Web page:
Imagine walking by a McDonald's and your cell phone beeps. On the screen is a "Buy one get one Free" coupon for a Big Mac. Or imagine you're driving past a Best Buy and your phone beeps to remind you that all video games are now 15% off.

Aggressive plans are being laid to get highly targeted ads onto your cell phone, using technology and partnerships that would make George Orwell roll in his grave.

The seminal event that opened the door to the possibility of this new advertising venue happened when the Federal Communications Commission ruled in 1996 that wireless carriers must assist 911 dispatchers in locating the origin of a cell phone call. Since then there has been considerable speculation about what would happen if that information were also provided to advertisers.

The gut response for many cell phone users will be cries of violating personal space, accusations of Big Brother, lawsuits involving privacy rights, etc., so I'm jumping in right now with a contrary view: Ads are not a bad thing.

The reason you get free television programming is because of advertising. The reason you can listen to your radio or do a Google search for free is also due to advertisers. In other words, you don't get a bill from ABC each month, or from 108.9 FM, and if you did you would be furious. You have been conditioned to view television and radio as free, as an entitlement. But it's not free; it's paid for by advertisers.

So what if you could receive unlimited internet access on your cell phone for free, in exchange for some measure of compromise with advertisers? Is that really any different? Or how about subscribing online to your favorite magazines, complete and unabridged, for free, in exchange for some advertising?

Wireless carriers know a great deal about their customers, including their location. For now, however, they are carefully guarding this information, adopting a wait and see approach for fear of upsetting their core customer base and causing a mass exodus.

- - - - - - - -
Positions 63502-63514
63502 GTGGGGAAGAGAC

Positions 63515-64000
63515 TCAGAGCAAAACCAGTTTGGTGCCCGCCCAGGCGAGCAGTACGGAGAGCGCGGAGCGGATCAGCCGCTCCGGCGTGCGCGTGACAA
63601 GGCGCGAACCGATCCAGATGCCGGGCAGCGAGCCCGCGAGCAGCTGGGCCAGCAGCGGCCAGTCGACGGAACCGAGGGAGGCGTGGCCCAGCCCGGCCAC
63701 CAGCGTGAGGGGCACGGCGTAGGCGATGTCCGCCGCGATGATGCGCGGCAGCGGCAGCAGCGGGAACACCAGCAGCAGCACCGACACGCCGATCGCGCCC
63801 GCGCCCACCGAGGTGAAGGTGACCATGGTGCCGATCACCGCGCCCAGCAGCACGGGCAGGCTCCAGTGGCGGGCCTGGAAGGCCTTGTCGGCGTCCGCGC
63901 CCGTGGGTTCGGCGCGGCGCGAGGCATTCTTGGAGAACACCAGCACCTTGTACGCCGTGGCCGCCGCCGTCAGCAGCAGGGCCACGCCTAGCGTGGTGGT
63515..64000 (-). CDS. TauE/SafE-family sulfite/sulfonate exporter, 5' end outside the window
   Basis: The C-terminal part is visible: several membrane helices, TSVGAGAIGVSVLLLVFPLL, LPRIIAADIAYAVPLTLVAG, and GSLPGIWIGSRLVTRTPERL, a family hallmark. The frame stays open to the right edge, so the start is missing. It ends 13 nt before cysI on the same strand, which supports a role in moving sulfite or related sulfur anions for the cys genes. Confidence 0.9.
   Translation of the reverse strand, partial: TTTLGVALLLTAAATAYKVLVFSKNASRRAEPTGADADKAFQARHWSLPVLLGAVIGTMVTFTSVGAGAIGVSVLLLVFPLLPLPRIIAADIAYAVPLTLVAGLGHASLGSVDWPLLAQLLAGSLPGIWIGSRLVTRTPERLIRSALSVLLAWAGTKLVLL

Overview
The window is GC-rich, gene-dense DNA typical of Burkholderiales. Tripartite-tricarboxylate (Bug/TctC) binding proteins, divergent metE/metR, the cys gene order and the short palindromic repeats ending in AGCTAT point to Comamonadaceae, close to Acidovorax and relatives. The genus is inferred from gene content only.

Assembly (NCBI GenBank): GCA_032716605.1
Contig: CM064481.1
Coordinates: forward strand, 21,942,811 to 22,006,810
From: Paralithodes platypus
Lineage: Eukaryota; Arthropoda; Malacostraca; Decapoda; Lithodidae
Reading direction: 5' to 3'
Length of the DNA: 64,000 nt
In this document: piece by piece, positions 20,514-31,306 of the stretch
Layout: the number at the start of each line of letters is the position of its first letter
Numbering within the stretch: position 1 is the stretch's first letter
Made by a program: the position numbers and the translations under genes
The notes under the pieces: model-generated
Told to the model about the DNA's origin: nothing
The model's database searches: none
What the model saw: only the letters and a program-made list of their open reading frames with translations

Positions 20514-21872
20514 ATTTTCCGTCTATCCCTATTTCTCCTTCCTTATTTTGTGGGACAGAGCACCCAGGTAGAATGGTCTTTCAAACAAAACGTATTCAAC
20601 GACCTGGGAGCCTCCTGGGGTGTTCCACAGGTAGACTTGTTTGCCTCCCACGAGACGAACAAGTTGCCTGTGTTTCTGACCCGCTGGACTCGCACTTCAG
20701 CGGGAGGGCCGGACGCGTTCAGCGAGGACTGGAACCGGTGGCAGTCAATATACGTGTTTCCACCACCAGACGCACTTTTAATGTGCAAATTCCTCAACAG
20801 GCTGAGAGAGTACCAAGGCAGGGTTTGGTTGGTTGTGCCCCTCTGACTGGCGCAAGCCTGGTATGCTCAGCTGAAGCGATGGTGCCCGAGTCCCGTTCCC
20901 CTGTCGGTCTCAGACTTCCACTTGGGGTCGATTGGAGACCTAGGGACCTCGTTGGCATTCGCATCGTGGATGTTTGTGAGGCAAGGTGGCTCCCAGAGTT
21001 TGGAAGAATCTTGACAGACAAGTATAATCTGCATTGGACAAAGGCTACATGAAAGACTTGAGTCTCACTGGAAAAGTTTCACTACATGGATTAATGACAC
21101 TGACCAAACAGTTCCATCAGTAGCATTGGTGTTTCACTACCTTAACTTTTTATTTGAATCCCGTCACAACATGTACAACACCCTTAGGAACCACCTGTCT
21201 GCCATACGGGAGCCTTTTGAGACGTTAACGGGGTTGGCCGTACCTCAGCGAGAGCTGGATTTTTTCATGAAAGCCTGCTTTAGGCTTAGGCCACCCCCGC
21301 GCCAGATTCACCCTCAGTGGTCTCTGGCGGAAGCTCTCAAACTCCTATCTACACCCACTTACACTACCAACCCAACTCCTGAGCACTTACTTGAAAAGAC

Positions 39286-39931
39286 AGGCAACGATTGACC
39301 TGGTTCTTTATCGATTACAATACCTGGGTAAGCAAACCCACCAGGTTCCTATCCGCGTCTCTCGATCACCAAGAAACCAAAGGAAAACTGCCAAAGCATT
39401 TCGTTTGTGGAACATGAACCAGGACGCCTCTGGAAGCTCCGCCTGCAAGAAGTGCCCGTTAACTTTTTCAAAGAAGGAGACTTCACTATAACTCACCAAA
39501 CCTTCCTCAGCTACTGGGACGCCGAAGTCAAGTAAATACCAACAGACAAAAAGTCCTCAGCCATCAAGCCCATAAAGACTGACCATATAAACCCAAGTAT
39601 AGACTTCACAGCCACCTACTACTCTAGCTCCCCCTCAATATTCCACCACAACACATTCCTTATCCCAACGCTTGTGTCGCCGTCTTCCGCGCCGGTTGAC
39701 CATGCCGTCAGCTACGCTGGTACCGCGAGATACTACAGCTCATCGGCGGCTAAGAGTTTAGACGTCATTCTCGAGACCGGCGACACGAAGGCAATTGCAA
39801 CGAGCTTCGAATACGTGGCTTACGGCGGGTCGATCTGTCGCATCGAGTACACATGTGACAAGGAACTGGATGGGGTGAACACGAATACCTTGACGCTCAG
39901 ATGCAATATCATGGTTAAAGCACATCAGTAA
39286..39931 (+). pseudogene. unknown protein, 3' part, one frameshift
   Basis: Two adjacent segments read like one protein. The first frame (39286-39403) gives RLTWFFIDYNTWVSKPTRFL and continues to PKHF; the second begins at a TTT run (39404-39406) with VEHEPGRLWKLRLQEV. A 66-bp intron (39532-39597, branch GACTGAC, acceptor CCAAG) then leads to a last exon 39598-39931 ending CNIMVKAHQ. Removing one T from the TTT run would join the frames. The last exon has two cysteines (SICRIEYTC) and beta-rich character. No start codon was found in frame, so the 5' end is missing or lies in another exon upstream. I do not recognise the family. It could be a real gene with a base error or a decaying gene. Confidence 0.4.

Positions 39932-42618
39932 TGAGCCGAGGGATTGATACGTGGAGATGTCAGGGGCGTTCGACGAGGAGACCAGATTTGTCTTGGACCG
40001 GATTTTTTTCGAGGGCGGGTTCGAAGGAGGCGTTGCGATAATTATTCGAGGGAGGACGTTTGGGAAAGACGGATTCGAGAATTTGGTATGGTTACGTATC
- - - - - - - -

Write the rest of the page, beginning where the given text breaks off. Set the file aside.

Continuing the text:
Advertisers realize that cell phones offer the first opportunity to target their message to someone who is definitely on the other end.

While I would certainly be annoyed at a constant stream of randomized ad blasts on my cell phone, I do not feel the same way about viewing an ad while a page loads on my phone's display, especially if allowing those ads reduced the costs of my applications, data access, etc.

The wireless industry is growing so fast that legislation is trying to keep up, as lawmakers are faced with new legal issues that have no precedent.

However it all shakes out in the months to come, consumers should always have the ability to opt-out. But for those willing to accept some advertising on their phones, they should also enjoy receiving services and applications for free or at greatly reduced costs.

So if my phone beeps the next time I walk by a Starbucks and offers me a $1.50 off a latte, I just may stop in.

As always, I invite your comments!